I've always had mutts with floppy dew claws so I didn't think they did anything. My old adopted Poo doesn't have them. When I first saw Apple's dew claws, I thought they were the WEIRDEST ever because they are not floppy! They're like... a misplaced toe farther up her leg or something. lol
Since I have no prior experience, can you tell if a 15 week old pup has floppy dew claws? And what does floppy vs secure mean? I was trying to feel them on Fenris, they seem like small bumps at this point, they have a little give but not much. I still worry about whether I made the right decision to keep his.
 

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Since I have no prior experience, can you tell if a 15 week old pup has floppy dew claws? And what does floppy vs secure mean? I was trying to feel them on Fenris, they seem like small bumps at this point, they have a little give but not much. I still worry about whether I made the right decision to keep his.
It sounds like Fenris has secure dewclaws. I have mostly seen floppy dewclaws on the hind legs of non-poodle large breeds.
 

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Benjamin Franlkin - Senior Tpoo, Apple Butter - mpoo puppy
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Since I have no prior experience, can you tell if a 15 week old pup has floppy dew claws? And what does floppy vs secure mean? I was trying to feel them on Fenris, they seem like small bumps at this point, they have a little give but not much. I still worry about whether I made the right decision to keep his.
Yep. Sounds firmly attached to me. The floppy claws I'm thinking of are like... decidedly floppy. They feel like they're hanging off in their own little pouch of skin. Like a floppy testicle with a claw coming out. LOL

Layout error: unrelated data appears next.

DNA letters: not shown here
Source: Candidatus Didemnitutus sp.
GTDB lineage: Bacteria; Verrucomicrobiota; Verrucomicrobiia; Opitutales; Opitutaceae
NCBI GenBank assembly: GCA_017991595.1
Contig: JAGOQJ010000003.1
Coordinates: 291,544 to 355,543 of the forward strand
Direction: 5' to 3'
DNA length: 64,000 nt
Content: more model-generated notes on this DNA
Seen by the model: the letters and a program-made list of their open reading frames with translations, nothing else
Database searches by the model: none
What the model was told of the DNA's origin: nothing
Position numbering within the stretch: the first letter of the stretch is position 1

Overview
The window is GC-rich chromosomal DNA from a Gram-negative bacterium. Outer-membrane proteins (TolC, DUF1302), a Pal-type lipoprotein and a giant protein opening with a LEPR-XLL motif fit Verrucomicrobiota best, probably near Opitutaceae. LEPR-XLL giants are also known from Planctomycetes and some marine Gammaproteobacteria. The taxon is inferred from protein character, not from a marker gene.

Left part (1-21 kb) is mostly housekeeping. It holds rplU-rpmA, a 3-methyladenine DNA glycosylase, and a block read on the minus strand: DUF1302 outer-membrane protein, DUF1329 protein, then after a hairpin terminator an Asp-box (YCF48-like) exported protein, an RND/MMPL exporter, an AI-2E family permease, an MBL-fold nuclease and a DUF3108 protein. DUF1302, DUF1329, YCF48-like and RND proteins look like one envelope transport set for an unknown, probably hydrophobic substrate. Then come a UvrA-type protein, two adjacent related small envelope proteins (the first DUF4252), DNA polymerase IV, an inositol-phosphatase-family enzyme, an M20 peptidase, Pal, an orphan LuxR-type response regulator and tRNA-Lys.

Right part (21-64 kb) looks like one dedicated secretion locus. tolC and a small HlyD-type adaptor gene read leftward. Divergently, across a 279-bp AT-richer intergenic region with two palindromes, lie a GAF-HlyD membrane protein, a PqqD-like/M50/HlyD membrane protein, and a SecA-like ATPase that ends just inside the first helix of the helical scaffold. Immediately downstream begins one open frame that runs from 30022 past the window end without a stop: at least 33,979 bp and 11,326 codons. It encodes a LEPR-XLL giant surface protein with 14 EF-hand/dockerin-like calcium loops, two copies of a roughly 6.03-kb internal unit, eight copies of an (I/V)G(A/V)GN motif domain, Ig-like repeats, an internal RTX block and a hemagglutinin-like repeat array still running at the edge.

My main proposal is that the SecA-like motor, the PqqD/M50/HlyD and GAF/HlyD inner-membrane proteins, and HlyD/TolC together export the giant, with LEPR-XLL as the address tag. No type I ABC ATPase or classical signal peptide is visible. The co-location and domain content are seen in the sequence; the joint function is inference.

I wouldn't worry about your choice. I am sure either decision you could have made would have been just fine. :)
 

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The floppy claws I'm thinking of are like... decidedly floppy. They feel like they're hanging off in their own little pouch of skin. Like a floppy testicle with a claw coming out. LOL
Hilarious way of describing it, but yeah, exactly.
 

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I think anyone who wants to argue that you shouldn't remove a natural part of a dog's body, is going to have a strong argument. I think not chopping off the bits and pieces that inconvenience us is the high road.

That said, Navy has his dew claws and he detests having his nails clipped. I think he'd be happier with two less nails to clip. Of course he is 10 lbs and dislikes cold and water. He won't be fetching sticks across a frozen pond ever, so I think his dew claws are pretty useless to him. Violet doesn't have them and her breeder didn't give me any choices in the matter. I am doing agility with her so maybe I might be able to notice someday that it has affected her performance. I'll be sure to make a post about it if that happens.